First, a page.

0017: Don’t Recommend Anything To Anyone Without Doing This First.

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Hey there, hero!

I was forwarded a post on Facebook that the person who sent it to me thought I might find interesting, and for which I might have a useful answer: a question about what mic to use.

And as I was about to answer, I scanned the other answers to make sure I could add value, and…I was shocked.

What I saw made me realize the mistake I and others have been making (and every single response in the thread I was looking at made the same mistake).

I say, let’s fix this right now. Here’s the one thing we all need to do before making any recommendations to anyone.

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Responses

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  1. Amen! This is a timely reminder. It’s also a good reminder to give as much information as possible when first poising the question.

  2. Good call! I think the ease of posting comments has diminished peoples’ patience and thoughtfulness, and it has enabled knee-jerk opinions to become the norm. Hence why so many comment threads inevitably devolve into arguments that have nothing to do with the original topic.

  3. Right. The bottom line is that there is no “one size fits all.“ As much as you might like to, you cannot make a recommendation until you have ascertained the values of several variables, like the ones you mentioned. You can’t solve the equation without plugging in the values for these variables! In the end, it isn’t an exact science.

    Remember: It’s not about *you*! It’s about the asker, and his or her specific case. If you only answer with what works for you, you will have done them a disservice.

  4. Awesome advice!!! You’re awesome David, I’ve been watching you since before your 365 day challenge and I think you’re just a total gem! Thanks for all the inspiration.

  5. Señor DHL. MY mistake would be saying (to you) something like “DUH. Of course you ask questions first!”. (and currently snorting out loud at the mere image of that happening) But, as you say, that is not an obvious first choice for anyone wanting to help out or voice your own opinion. My next mistake would be going on and on about this, so I’ll just stop now. Many thanks.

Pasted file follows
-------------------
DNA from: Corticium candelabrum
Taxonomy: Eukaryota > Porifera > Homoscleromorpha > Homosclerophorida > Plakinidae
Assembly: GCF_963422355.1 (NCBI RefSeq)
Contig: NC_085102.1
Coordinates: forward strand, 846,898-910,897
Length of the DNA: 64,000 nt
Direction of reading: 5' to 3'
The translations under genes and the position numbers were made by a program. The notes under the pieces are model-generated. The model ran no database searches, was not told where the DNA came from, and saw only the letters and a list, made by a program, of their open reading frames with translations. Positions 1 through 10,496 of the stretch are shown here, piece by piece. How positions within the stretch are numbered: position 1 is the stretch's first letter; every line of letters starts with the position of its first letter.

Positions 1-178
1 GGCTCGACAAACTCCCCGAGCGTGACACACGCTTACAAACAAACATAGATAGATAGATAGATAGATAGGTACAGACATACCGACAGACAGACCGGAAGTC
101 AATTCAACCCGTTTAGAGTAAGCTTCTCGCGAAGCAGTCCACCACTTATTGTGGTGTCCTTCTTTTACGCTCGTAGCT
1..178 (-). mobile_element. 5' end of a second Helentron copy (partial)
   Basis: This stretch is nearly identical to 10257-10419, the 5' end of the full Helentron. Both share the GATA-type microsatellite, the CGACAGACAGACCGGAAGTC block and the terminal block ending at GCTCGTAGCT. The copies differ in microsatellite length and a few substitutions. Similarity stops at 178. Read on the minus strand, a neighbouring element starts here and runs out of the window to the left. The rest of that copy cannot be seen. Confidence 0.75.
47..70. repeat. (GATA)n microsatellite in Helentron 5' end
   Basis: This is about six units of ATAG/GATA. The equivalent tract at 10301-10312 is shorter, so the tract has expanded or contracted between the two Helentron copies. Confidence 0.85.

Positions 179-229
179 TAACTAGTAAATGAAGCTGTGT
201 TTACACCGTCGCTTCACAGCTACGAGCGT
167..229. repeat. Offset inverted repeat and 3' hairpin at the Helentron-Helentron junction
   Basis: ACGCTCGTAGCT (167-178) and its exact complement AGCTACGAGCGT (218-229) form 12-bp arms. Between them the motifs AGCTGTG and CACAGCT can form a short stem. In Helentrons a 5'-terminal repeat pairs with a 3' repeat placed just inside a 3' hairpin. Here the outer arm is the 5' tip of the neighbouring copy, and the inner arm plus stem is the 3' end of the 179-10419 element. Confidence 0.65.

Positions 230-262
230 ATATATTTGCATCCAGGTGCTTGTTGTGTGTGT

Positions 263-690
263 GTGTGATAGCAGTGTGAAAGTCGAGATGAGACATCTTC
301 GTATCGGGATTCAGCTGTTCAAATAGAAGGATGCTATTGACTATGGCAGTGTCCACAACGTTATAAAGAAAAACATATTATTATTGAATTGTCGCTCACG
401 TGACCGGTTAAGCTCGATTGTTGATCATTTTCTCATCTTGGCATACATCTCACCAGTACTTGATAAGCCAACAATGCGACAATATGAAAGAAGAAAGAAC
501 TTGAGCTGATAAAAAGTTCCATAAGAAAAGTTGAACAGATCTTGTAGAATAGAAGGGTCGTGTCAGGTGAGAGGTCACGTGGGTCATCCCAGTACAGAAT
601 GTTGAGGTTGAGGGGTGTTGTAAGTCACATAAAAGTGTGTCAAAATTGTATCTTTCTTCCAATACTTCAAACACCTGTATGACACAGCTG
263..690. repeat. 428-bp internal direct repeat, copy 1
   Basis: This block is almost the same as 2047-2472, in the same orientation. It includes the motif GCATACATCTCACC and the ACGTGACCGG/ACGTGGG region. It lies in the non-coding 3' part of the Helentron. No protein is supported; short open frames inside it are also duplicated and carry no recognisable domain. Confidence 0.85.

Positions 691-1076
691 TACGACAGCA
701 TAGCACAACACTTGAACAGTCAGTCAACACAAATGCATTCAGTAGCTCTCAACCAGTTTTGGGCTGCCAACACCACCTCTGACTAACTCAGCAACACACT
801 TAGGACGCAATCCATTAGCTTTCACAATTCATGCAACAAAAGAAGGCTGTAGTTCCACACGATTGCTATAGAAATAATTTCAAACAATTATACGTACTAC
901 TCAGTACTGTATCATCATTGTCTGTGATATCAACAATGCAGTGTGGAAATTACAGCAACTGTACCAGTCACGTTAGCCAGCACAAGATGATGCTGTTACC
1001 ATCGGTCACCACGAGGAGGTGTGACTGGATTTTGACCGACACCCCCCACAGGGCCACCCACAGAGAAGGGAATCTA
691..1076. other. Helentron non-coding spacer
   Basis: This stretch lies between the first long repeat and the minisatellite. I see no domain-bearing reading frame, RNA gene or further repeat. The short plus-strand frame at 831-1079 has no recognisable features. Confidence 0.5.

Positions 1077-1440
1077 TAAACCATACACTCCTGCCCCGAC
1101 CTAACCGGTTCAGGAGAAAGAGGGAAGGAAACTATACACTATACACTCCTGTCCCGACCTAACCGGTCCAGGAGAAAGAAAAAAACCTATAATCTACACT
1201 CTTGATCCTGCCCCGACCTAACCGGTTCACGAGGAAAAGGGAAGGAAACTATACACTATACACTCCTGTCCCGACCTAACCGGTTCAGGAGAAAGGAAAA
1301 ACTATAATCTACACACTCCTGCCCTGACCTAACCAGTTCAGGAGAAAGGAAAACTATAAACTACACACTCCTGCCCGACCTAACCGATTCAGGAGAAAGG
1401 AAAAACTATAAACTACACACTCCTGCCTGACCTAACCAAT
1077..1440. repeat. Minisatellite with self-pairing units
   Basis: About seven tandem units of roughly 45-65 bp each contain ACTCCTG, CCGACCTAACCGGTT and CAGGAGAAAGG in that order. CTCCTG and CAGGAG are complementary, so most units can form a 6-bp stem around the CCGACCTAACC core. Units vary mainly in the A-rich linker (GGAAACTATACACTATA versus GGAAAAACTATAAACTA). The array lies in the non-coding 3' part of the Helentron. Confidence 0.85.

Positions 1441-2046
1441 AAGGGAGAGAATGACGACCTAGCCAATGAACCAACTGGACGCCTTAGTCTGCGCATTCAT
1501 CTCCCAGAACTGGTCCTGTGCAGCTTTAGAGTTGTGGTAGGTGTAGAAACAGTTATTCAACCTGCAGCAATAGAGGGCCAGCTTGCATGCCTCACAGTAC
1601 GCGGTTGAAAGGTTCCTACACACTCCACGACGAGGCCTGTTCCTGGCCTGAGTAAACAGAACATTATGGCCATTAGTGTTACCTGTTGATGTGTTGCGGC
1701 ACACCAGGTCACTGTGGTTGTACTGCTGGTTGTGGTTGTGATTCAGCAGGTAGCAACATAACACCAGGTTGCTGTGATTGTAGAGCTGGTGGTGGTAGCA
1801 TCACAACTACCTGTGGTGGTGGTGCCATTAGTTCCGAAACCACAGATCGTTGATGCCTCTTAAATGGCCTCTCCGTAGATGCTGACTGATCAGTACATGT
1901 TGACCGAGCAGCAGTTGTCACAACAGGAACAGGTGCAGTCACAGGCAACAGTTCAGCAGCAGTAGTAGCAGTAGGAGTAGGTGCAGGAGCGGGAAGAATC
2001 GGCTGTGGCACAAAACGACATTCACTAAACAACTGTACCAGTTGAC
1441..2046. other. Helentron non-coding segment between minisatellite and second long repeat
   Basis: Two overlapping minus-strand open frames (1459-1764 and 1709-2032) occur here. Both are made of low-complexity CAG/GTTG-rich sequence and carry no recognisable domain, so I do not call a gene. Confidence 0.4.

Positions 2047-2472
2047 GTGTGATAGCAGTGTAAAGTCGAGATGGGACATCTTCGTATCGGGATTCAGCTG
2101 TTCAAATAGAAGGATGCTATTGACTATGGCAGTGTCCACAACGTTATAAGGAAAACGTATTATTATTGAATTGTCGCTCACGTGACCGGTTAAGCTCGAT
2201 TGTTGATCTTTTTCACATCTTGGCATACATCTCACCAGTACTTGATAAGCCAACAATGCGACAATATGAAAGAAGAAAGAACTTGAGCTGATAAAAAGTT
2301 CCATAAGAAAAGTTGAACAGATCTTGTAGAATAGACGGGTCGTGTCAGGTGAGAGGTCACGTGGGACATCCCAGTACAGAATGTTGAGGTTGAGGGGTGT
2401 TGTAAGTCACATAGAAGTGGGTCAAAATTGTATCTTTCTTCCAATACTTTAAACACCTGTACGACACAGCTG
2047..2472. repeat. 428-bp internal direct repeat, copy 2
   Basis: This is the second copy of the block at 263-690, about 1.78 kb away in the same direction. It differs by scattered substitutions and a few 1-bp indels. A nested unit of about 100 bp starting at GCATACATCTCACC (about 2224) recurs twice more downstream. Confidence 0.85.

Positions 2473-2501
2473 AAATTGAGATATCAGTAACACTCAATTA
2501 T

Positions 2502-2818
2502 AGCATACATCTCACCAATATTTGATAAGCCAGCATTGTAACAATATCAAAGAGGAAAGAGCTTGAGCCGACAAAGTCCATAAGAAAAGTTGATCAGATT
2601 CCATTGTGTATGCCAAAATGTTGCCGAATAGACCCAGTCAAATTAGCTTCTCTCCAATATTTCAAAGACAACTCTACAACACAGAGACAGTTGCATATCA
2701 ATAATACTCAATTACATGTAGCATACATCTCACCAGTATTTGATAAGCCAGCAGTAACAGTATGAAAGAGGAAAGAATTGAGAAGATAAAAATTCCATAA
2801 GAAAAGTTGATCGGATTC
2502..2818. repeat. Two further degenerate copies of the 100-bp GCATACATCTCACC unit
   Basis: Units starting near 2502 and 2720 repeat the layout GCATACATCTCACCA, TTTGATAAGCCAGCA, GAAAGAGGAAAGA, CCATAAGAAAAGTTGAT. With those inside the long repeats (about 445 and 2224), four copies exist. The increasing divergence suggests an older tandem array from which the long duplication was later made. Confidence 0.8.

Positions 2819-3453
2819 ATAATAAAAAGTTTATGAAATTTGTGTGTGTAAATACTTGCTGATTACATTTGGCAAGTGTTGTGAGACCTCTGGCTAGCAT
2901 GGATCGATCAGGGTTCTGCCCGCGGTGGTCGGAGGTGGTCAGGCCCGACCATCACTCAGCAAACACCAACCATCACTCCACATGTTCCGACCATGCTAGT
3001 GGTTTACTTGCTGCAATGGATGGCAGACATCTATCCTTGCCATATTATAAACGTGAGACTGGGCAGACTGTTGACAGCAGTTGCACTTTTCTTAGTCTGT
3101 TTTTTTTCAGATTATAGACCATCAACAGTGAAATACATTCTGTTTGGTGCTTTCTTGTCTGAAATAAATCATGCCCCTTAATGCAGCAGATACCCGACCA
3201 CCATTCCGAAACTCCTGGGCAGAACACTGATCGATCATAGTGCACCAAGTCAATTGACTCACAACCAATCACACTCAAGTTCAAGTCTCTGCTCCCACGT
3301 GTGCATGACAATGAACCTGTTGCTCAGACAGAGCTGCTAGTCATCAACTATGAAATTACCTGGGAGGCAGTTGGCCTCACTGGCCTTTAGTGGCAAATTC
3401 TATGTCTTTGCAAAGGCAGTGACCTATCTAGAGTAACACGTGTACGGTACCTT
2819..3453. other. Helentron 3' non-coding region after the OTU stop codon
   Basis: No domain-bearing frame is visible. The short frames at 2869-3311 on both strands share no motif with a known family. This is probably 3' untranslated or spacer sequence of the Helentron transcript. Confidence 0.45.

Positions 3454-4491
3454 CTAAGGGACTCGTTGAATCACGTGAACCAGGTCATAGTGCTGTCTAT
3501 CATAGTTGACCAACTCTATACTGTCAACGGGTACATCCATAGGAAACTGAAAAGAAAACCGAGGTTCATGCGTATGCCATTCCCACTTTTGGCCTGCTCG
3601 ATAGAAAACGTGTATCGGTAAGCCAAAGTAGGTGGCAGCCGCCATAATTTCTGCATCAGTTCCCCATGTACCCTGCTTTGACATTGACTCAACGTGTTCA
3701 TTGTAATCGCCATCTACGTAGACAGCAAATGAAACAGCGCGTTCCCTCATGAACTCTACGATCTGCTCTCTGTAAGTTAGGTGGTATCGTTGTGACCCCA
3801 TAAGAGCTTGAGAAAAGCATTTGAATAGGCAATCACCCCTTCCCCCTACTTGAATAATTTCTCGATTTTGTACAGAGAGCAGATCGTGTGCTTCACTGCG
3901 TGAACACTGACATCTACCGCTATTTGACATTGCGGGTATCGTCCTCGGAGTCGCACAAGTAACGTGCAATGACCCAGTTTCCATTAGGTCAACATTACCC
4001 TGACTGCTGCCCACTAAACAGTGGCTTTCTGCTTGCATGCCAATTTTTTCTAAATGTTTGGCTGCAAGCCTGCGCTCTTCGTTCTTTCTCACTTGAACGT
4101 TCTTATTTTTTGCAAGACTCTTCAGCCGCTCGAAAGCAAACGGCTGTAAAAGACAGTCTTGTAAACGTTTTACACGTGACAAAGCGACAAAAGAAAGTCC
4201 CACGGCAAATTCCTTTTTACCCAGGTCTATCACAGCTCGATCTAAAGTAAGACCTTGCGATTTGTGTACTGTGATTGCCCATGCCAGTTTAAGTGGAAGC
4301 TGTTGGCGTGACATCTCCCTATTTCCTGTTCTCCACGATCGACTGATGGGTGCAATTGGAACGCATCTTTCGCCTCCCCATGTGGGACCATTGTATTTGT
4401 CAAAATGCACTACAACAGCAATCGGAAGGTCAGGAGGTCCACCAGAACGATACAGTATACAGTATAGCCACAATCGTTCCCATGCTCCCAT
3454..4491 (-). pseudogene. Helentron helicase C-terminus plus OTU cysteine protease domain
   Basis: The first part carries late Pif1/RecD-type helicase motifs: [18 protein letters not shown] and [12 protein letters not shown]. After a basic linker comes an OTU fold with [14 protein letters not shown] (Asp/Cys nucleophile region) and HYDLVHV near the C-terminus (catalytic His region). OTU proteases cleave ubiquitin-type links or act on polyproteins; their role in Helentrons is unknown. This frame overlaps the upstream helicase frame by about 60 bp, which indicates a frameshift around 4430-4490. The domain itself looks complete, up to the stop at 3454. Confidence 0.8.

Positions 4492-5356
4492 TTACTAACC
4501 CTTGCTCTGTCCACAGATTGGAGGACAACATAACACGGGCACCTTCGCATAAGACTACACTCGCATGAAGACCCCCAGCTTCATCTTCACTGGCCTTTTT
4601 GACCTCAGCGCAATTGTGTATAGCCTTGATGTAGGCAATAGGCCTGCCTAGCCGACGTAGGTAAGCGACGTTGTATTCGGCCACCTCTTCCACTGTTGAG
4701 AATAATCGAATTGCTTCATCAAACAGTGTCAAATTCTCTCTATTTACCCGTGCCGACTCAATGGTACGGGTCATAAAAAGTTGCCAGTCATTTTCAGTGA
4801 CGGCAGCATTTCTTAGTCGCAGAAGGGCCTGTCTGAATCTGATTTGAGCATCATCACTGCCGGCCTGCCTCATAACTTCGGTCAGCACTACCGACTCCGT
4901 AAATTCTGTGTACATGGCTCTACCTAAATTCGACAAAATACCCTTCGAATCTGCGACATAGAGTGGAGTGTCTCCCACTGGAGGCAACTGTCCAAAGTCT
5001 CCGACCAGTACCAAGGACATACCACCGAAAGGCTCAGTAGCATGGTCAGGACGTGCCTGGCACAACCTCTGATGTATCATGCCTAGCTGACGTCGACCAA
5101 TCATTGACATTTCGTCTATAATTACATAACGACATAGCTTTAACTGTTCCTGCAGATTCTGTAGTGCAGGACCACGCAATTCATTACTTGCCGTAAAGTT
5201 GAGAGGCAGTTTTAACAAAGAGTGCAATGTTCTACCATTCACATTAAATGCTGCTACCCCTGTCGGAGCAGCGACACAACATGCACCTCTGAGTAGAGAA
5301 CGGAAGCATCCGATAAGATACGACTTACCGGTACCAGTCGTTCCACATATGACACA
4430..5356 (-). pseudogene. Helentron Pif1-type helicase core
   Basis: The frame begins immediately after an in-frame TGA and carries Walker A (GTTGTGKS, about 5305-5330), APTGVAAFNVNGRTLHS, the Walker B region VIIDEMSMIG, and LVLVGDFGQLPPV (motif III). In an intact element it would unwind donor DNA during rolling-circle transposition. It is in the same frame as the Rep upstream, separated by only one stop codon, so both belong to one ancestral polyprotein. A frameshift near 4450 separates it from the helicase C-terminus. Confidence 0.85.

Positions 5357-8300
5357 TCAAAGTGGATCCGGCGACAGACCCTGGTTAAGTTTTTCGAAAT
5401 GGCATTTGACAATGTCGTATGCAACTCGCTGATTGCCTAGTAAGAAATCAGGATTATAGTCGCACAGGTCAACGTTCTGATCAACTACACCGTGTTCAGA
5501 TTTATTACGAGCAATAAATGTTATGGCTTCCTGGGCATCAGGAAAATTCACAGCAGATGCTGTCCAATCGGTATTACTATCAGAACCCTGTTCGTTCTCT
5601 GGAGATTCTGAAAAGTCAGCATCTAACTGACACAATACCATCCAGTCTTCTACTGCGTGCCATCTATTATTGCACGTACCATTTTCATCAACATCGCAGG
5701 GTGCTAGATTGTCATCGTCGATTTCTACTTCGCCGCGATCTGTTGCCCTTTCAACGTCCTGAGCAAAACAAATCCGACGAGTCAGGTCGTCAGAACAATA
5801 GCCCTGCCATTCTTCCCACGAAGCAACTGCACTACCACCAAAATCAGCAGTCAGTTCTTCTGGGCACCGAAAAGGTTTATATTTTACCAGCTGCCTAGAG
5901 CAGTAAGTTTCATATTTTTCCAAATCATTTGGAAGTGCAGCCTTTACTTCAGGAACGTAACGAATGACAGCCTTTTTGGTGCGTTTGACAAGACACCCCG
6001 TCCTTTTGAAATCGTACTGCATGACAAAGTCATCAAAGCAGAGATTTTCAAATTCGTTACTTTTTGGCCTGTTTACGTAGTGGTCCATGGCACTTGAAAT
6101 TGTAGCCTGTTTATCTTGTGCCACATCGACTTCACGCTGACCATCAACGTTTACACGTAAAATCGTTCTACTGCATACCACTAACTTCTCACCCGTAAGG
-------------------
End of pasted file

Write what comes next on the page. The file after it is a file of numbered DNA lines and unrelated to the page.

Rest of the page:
6. Great reminder. I done both. And not sure why I don’t remember to ask the questions first. Sometimes even when just talking about things generally though, in my head i’m explaining my reason for something and then realize, oh sorry, this is why I’m asking. lol. shrug

  7. Agreed David! In fact, as a product designer and engineer, the first thing we need to ask is “what is the problem we’re trying to solve” – “what do customers *need* (not necessarily want)”. Extensive customer interviews are required to really get a successful product to market. This is very tough to do right, but is the first step to great products and services; observed in 30 years of my career. Too many corporate marketing departments and executive managers think they know what a customer “wants”, spend a ton of money on R&D, only to fail in the market. Great advice – thanks for sharing!

  8. David – that is spot on! As a product designer and engineer for 30 years, the biggest mistake most corporations make in getting a product to market is thinking they *know* what the customer *wants*, instead of asking “what is the problem we are trying to solve?” It takes 100s of hours of excruciating interviews, surveys, and even “walk a real day in their shoes” to pull out what they *need*. Great post – thanks for sharing!